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Meet the overall winner from the 2018 CIPD People Management Awards

25 Oct 2018 By PM Editorial

Specsavers has used the apprenticeship levy to transform its outlook, resulting in the company taking home both the Best apprenticeship scheme and Overall winner accolades

Deep in the inner sanctum of Specsavers’ HR hub, a few miles outside Southampton, a minor kerfuffle is afoot. Nobody, it seems, has any glasses with which to publicise their product range for People Management’s photo shoot. Some of the five members of the HR team on hand don’t even wear them.

Imperfect vision isn’t a prerequisite for working at the UK’s biggest optical chain. But an appreciation of people certainly is. “We’re a very human-centred organisation,” says Mark Corden, the business’s head of apprenticeships. “You can see it in everything we do – from the amount of continuing professional development to the activity we undertake with our clinical staff.”

More than 30 years old and still family owned, Specsavers’ investment in people is a given. But when the apprenticeship levy was announced in 2016, a familiar internal dilemma unfolded over whether to spend the funds or write them off. The business’s eventual decision to embrace the concept would begin an adventure that transformed almost every aspect of its operations and brought it both the Best apprenticeship scheme and coveted Overall winner prizes at this year’s CIPD People Management Awards.

Specsavers began delivering apprenticeships in 2013 but viewed the levy initially as “punitive”, Corden admits. After listening to the business and identifying the areas where apprentices could solve genuine skills shortages, however, that mindset shifted: “We have moved on to really embedding apprenticeships as both a way to onboard and develop people from outside the sector and a way to grow new skills. We have used levy-funded activity to bring individuals into roles we wouldn’t have looked at previously.”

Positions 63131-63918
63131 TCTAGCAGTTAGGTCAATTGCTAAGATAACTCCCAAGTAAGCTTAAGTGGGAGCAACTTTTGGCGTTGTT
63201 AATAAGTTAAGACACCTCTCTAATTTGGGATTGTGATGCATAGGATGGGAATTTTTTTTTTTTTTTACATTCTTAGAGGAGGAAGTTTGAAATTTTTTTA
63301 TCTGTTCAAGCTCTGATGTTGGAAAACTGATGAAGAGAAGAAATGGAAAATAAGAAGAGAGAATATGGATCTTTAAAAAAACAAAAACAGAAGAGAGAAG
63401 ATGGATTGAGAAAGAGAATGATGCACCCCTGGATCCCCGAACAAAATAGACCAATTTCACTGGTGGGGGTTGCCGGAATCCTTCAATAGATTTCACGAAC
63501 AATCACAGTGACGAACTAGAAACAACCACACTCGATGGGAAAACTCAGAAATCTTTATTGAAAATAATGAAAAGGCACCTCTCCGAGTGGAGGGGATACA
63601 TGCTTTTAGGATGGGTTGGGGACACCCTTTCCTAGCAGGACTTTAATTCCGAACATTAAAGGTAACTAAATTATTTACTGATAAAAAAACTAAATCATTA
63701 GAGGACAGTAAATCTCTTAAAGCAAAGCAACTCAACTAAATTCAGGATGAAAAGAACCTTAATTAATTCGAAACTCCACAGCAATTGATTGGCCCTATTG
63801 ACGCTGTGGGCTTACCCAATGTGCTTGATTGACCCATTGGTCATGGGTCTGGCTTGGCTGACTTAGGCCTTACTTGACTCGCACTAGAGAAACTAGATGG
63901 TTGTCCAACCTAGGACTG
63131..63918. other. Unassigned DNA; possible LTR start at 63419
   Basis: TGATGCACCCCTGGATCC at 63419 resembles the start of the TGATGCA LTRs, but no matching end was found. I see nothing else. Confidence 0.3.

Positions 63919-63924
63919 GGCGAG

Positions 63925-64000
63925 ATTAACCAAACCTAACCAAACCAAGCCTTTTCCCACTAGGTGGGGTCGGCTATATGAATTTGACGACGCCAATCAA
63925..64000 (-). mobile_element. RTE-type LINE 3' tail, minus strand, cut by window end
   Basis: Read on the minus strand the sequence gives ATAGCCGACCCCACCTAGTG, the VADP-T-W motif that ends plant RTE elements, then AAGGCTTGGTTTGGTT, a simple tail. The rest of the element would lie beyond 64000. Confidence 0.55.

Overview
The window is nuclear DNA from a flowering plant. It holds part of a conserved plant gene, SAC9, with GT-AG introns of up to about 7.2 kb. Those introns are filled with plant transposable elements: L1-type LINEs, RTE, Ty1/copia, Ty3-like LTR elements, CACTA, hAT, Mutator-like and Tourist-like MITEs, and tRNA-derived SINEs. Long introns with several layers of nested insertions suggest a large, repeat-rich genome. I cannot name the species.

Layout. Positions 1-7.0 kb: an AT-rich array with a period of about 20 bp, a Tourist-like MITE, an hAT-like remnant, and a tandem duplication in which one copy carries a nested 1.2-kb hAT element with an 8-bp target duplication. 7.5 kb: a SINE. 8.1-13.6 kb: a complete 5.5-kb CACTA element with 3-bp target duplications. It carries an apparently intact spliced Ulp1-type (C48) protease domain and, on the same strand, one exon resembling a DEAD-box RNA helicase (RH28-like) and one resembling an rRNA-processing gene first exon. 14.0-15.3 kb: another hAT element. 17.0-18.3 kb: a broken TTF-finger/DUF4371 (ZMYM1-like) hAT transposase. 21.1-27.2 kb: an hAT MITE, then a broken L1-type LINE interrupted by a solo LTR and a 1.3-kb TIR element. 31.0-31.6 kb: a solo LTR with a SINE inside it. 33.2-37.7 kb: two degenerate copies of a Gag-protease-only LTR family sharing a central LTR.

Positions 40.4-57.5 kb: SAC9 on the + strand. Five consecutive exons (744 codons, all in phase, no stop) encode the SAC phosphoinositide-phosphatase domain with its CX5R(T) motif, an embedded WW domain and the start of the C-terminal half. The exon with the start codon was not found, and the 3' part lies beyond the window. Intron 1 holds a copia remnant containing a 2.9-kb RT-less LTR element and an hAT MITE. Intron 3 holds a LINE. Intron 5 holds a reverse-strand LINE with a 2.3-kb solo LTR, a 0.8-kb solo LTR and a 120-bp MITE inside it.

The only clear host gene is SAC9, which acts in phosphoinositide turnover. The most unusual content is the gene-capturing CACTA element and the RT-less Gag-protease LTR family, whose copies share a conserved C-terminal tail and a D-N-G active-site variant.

Judges were wowed by the way the business viewed apprenticeships as an organic solution it could embed across every area of operations. It has built a dedicated team, led by Corden, which selects the most appropriate delivery model for different disciplines: it means almost 300 apprentices are training to be optical assistants across Specsavers’ 900 stores. A management development programme has become a management apprenticeship. And apprentices are also working in accountancy, digital, property and project management, benefiting from partnerships with external education providers. 

Most ambitiously, Specsavers developed an apprenticeship in spectacle-making, which enabled it to share the scarce skills of its expert internal manufacturers with a new generation. “We cannot go and find sufficient individuals in the marketplace who are competent and capable of filling roles we have here [in manufacturing],” says Corden. “Apprenticeships give us a way to find those skills.”

Communicating the benefits of apprenticeships to the business, he adds, has created a virtuous circle. A dedicated campaign of videos from managers who appreciate an influx of fresh talent stimulates demand and creates advocacy. Even better, the concept provably works: the overwhelming majority of Specsavers’ apprentices study at a higher level and 90 per cent are retained at the end of their studies. Almost two-thirds (65 per cent) go on to either store management or further qualifications. Their engagement levels are quantifiable, and the entire apprenticeship programme has been judged the best in its sector by Ofsted. 

Even so, funding such an undertaking is expensive. Corden says the company has made a “significant six-figure investment” on top of its levy funding to pay for the administration and expertise required to deliver apprenticeships, and to make up shortfalls in what funding bodies will contribute towards the cost of courses. 

That is not, he admits, a path every business will be able to follow, and the arguments around how funding should best be used are nuanced. But when, after Specsavers recruited its 1,000th apprentice, the business’s co-CEO, John Perkins, brought a new apprentice onto the stage to close its annual conference, the message was clear: what began as a financial obligation has become a way of life.

Who won the rest of the awards? Read the full list of winners to find out.

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